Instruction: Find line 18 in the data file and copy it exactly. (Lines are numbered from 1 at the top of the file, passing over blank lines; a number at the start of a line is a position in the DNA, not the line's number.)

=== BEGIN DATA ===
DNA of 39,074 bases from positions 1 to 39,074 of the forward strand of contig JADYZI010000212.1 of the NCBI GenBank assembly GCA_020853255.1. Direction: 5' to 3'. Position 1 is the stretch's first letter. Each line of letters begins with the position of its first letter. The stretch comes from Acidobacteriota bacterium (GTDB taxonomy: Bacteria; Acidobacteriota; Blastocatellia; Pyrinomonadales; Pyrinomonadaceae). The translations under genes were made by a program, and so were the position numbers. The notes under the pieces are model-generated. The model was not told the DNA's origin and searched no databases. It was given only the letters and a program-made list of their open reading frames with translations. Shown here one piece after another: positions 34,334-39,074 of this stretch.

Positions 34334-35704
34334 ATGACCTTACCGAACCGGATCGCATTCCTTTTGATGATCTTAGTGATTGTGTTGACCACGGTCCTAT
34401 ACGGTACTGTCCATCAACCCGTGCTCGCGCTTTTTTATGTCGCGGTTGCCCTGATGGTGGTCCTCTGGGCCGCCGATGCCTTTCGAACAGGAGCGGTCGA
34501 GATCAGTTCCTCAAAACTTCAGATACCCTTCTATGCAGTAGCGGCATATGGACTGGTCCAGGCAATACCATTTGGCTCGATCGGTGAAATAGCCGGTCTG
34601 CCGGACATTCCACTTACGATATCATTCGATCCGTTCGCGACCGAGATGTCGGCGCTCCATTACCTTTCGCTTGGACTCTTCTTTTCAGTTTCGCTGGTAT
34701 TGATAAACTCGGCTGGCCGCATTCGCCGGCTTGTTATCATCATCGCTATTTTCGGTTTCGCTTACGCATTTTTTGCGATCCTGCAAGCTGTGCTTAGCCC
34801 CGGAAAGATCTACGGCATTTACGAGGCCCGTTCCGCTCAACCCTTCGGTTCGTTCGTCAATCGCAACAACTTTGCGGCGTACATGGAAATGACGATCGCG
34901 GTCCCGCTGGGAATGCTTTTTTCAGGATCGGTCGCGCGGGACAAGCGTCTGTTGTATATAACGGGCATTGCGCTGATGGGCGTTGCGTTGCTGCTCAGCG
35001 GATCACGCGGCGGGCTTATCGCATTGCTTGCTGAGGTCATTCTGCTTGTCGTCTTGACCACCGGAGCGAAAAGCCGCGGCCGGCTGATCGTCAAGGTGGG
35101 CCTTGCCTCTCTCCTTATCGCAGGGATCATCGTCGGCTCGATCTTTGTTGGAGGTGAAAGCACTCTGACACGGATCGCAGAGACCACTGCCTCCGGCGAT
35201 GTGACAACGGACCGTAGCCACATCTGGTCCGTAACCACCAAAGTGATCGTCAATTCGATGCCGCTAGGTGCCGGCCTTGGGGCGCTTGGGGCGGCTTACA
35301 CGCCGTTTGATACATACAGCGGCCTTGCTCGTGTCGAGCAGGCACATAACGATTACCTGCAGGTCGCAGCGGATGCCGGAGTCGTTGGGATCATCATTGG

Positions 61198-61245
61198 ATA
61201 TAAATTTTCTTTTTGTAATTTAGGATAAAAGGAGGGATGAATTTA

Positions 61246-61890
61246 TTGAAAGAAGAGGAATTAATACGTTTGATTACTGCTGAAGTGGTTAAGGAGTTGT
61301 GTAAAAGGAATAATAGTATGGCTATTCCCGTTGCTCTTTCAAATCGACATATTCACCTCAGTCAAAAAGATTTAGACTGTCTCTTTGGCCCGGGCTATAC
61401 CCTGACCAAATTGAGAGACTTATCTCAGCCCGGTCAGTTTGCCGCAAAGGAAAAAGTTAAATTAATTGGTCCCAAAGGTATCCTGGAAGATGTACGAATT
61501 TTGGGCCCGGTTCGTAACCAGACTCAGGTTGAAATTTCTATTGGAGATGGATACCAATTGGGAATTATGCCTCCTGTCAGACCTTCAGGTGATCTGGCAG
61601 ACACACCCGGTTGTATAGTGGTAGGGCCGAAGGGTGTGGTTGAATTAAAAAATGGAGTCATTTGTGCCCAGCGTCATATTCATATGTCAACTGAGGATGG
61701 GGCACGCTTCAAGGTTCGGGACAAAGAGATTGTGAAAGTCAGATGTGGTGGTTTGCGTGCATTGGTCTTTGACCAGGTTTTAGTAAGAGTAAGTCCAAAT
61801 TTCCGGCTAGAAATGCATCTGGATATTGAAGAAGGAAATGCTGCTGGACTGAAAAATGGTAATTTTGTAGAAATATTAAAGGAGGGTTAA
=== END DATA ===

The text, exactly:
61246 TTGAAAGAAGAGGAATTAATACGTTTGATTACTGCTGAAGTGGTTAAGGAGTTGT